While I now use primarily computer modeling in my practice, there is a time and place when only a physical model will suffice. Physical models are particularly beneficial for bringing people together to evaluate urban scale redevelopment proposals. Digital or computer modeling can be used to create physical models, yet the process is still skilled-labor intensive and involves relatively expensive equipment. Stockholm has invested in one! I hope Westside Development Corporation decides to move forward with their plans for physical modeling. We need more public rooms where we can look at our cities together and collaborate on progress.

The architect Sir Terry Farrell has called for architecture to be taught in schools, the listing of buildings to be decided by popular support, and the introduction in every town of “urban rooms” where planning can be debated over 3D models.

Launching his review of architecture and the built environment, commissioned last year by the culture minister Ed Vaizey, Farrell said the 200-page document should “be a catalyst for change and the start of a big conversation about our built environment, making it a major public issue like health and food”.

At the core of the report is a call for a fundamental shift in UK planning culture. “Planning, in the true sense of the word, is simply not done in this country,” Farrell said. “In many other places, such as New York , the height, bulk and use of a building is all determined in advance in detailed spatial plans, but here everything is on the table, with every possibility debated every single time. You could buy a plot of land, get lucky, and have a Shard built in your back garden. The tallest building in Europe was never on anyone’s plan, yet it stands there today.”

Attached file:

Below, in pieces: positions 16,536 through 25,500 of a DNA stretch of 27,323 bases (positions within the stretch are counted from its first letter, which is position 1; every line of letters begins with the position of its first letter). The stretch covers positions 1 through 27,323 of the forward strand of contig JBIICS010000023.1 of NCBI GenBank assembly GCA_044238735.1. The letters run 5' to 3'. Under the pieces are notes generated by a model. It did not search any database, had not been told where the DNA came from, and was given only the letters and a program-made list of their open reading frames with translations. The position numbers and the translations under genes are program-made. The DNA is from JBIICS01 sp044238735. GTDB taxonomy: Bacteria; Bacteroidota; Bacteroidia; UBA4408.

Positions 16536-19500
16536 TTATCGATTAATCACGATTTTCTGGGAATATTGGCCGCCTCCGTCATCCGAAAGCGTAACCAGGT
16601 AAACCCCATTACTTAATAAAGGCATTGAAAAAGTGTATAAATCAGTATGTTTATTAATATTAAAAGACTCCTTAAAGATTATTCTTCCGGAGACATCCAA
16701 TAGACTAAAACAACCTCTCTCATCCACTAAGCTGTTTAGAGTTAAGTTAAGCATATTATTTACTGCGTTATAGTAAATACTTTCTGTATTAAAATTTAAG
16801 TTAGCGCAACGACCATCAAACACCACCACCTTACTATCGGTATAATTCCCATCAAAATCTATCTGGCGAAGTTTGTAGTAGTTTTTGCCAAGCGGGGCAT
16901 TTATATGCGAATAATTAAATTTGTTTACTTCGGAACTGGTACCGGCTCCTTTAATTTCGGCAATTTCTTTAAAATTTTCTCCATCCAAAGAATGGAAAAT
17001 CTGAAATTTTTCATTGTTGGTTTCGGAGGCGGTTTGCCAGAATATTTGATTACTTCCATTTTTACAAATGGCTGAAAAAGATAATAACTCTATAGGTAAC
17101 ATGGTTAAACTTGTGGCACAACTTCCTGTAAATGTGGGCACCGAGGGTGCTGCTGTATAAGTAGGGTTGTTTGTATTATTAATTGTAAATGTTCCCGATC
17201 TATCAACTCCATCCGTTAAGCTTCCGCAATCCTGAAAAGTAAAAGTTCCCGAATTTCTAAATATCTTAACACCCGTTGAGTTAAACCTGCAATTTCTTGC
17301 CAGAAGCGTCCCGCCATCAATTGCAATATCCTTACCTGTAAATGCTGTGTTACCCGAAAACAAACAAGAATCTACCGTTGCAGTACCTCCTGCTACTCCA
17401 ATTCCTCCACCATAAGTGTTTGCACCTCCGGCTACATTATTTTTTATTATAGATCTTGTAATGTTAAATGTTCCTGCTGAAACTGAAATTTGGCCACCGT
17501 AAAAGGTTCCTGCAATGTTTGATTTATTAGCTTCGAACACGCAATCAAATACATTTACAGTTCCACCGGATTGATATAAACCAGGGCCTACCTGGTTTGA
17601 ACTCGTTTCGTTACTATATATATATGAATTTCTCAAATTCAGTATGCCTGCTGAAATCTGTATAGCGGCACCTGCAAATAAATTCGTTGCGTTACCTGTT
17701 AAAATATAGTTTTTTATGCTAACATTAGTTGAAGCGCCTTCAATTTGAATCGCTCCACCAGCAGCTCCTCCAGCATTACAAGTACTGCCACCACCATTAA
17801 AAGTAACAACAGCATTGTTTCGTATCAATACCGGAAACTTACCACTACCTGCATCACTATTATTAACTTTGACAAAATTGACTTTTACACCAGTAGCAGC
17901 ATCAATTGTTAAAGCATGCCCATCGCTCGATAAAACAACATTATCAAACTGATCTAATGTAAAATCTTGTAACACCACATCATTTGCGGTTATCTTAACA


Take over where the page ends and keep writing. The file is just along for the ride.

His guidance, detailed in 60 recommendations produced after extensive consultation over 12 months, focuses on a holistic approach, or what he terms Place (an acronym of planning, landscape, architecture, conservation and engineering)."Our weakness has come from the separation of heritage and transport, design and infrastructure, in separate silos," he said. "Design reviews should be replaced by Place reviews, ensuring all aspects are given equal consideration in a joined-up approach."

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TexFab 5 – digital design

This winning submission to the TEX-FAB SKIN competition conducted design research on the structural properties of textured stainless steel sheeting, which typically is used for skinning and other non-structural purposes.

This winning submission to the TEX-FAB SKIN competition conducted design research on the structural properties of textured stainless steel sheeting, which typically is used for skinning and other non-structural purposes.

I’m at UT Austin, where I have not set foot since 1985, for a symposium today about digital design. I had a workshop yesterday, and will have another Saturday and Sunday. “This year TEX-FAB has elicited more of the world’s leading experts in Digital Fabrication to discuss and teach in a four day symposium at the University of Texas at Austin School of Architecture.”